|Sermon by: The Rev. R. Casey Shobe
Episcopal Church of the Transfiguration | Dallas, Texas
February 4, 2018
Fifth Sunday after the Epiphany
Leaving Capernaum – Epiphany 5
Capernaum is one of the prettiest places you could ever hope to see. I don’t know what you have in your mind when you try to picture the Sea of Galilee, but I promise the real thing is even more beautiful than you are imagining. I remember the first time I crested the hill and descended down the steep mountainside toward the water and the string of little villages on the north-side of the lake where Capernaum is located, and it brought tears to my eyes it was so beautiful. The whole region around the lake is dotted with orchards and fields of grain, and dozens of species of birds nest in the tall eucalyptus trees that surround the shore.
The ruins of ancient Capernaum sit right in the midst of all this idyllic beauty and tranquility, so when you visit it very quickly makes sense why Jesus chose this particular place to be home base. I mean, Nazareth is nice, and Bethlehem is fine, but Capernaum on the shores of the Sea of Galilee really is remarkable. He could have gone to bed at night, after a long day of healing and teaching, fallen asleep with sound of lapping waves on the stony shore, and awakened to a cool morning breeze and sunlight dappling on the tranquil water. And not only was it beautiful, it was – and still is – small and peaceful, so Jesus would have quickly come to know everyone, learn their stories, and quickly make a big impact on the community.
With such an ideal place for a home, it’s no wonder Jesus had a hard time leaving it. According to Mark’s gospel, after spending some time there and coming to fuller awareness of his power and his purpose, he realized he had a decision to make. Should he stay there in idyllic Capernaum and continue helping the beloved people of this peaceful seaside village, or did he need to visit other places and spread his love with more people? It seems the answer wasn’t obvious. I’ve sat in the little cave just up from Capernaum where tradition says Jesus retreated to pray for clarity and guidance, and I figure a night of prayer for Jesus is like, I don’t know, roughly seven years or so for the rest of us (like dog years for the Son of God), and at the end of it he made up his mind. He had to leave. “Let us go on to the neighboring towns,” he said, “so that I may proclaim the message there also; for that is what I came out to do.”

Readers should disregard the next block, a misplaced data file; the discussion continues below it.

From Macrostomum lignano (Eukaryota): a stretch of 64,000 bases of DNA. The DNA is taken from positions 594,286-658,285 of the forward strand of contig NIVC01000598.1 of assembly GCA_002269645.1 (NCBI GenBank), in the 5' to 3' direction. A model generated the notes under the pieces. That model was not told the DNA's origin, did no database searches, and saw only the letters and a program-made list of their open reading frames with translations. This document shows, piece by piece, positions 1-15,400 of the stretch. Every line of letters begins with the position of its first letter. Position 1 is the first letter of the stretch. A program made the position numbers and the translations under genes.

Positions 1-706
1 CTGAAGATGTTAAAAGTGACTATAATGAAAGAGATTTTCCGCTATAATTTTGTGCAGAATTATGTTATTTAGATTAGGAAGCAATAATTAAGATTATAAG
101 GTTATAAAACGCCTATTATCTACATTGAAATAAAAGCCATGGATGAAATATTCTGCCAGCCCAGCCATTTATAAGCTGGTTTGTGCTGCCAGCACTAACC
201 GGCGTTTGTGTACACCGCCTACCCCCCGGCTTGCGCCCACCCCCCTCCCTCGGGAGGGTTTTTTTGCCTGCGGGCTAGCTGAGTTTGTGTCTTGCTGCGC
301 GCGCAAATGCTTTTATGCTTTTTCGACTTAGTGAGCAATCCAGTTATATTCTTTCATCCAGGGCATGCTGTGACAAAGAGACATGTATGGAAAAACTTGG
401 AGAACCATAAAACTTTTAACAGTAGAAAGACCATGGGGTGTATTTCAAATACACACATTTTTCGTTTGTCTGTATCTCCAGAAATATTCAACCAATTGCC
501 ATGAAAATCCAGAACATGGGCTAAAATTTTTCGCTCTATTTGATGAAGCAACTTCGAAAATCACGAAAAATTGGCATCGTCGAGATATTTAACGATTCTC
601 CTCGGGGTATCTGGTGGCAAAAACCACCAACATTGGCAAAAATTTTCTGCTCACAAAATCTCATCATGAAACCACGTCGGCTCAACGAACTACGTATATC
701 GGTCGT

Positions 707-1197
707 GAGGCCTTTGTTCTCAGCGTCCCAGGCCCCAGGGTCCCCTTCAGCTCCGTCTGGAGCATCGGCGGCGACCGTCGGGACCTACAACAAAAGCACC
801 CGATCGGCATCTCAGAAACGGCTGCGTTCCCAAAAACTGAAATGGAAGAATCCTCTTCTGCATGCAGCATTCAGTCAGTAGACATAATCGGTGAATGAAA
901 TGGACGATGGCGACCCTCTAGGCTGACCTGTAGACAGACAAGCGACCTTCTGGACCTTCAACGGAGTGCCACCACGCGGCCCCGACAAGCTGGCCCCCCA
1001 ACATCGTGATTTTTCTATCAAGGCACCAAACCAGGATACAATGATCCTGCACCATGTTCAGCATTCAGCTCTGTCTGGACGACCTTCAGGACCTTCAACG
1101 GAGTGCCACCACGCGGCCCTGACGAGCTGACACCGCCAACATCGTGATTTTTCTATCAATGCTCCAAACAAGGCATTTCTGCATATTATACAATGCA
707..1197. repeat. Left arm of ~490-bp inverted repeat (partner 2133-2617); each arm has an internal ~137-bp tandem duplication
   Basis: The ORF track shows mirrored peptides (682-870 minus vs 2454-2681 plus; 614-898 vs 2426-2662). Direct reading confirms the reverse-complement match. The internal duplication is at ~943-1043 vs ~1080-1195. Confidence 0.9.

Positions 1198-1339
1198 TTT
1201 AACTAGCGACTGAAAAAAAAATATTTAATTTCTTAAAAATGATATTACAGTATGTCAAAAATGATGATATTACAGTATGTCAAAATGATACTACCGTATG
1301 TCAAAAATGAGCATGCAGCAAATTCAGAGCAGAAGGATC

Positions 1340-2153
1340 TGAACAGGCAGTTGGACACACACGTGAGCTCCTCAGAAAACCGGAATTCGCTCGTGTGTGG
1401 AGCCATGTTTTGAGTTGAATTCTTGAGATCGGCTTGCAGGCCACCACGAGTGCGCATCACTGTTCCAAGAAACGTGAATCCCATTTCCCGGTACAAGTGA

In the 1960’s a priest named Vincent Donovan was sent to take over a Christian missionary outpost in the Masailand of Tanzania. The Masai are the tribal people who still live on the high plains of east Africa, in the midst of all the raw natural beauty of that wild part of the world. Before Fr. Vincent’s arrival, for nearly 100 years the Church had maintained a missionary presence there, with a church, several schools, and a significant hospital. Missionary Theory said at that time that if you introduce much needed services to an area like this—things like schools and hospitals—the people will come to you. They will see that you bring something valuable to their lives, and while you teach the children or provide medicine, you will have opportunities to share the gospel. Which sounds pretty logical, right? Except Fr. Vincent learned that in the 100 years that the mission had existed, not a single Masai had become a practicing Christian.
Fr. Vincent quickly realized the absurdity of expecting the local people to want to learn about Christianity simply because the mission was there. Evangelism doesn’t happen by osmosis, so if he wanted his neighbors to know the gospel, Fr. Vincent was going to have to do something different. Instead of staying in the safe enclave of the mission, he would have to venture out to where the people were. In a letter to his bishop, Fr. Vincent wrote:
I suddenly feel the urgent need to cast aside theories and discussions, all efforts at strategy—and simply go to these people and do the work among them for which I came to Africa…just go and talk to them about God and the Christian message. Outside of this, I have no theory, no plan, no strategy, no gimmick, no idea of what will come. I feel rather naked. I will begin as soon as possible.